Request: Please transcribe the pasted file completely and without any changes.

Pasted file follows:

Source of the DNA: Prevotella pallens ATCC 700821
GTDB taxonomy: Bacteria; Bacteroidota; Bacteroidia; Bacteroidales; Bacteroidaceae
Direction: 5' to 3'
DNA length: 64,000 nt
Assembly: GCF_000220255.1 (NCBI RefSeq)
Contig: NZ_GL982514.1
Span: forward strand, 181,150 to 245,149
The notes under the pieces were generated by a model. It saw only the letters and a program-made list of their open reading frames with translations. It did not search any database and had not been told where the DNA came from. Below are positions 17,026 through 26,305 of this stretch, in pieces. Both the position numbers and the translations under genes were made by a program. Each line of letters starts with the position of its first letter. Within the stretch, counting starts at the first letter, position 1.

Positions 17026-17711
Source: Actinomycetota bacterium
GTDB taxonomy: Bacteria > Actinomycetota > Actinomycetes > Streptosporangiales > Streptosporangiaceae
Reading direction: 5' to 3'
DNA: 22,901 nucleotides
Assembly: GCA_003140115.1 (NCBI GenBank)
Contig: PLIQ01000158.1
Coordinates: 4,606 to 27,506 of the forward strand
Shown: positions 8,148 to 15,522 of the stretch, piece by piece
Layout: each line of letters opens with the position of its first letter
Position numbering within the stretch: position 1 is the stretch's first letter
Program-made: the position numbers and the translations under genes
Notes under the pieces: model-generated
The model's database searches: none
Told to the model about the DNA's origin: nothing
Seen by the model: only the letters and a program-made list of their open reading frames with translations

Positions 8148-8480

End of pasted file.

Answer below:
Source of the DNA: Prevotella pallens ATCC 700821
GTDB taxonomy: Bacteria; Bacteroidota; Bacteroidia; Bacteroidales; Bacteroidaceae
Direction: 5' to 3'
DNA length: 64,000 nt
Assembly: GCF_000220255.1 (NCBI RefSeq)
Contig: NZ_GL982514.1
Span: forward strand, 181,150 to 245,149
The notes under the pieces were generated by a model. It saw only the letters and a program-made list of their open reading frames with translations. It did not search any database and had not been told where the DNA came from. Below are positions 17,026 through 26,305 of this stretch, in pieces. Both the position numbers and the translations under genes were made by a program. Each line of letters starts with the position of its first letter. Within the stretch, counting starts at the first letter, position 1.

Positions 17026-17711
Source: Actinomycetota bacterium
GTDB taxonomy: Bacteria > Actinomycetota > Actinomycetes > Streptosporangiales > Streptosporangiaceae
Reading direction: 5' to 3'
DNA: 22,901 nucleotides
Assembly: GCA_003140115.1 (NCBI GenBank)
Contig: PLIQ01000158.1
Coordinates: 4,606 to 27,506 of the forward strand
Shown: positions 8,148 to 15,522 of the stretch, piece by piece
Layout: each line of letters opens with the position of its first letter
Position numbering within the stretch: position 1 is the stretch's first letter
Program-made: the position numbers and the translations under genes
Notes under the pieces: model-generated
The model's database searches: none
Told to the model about the DNA's origin: nothing
Seen by the model: only the letters and a program-made list of their open reading frames with translations

Positions 8148-8480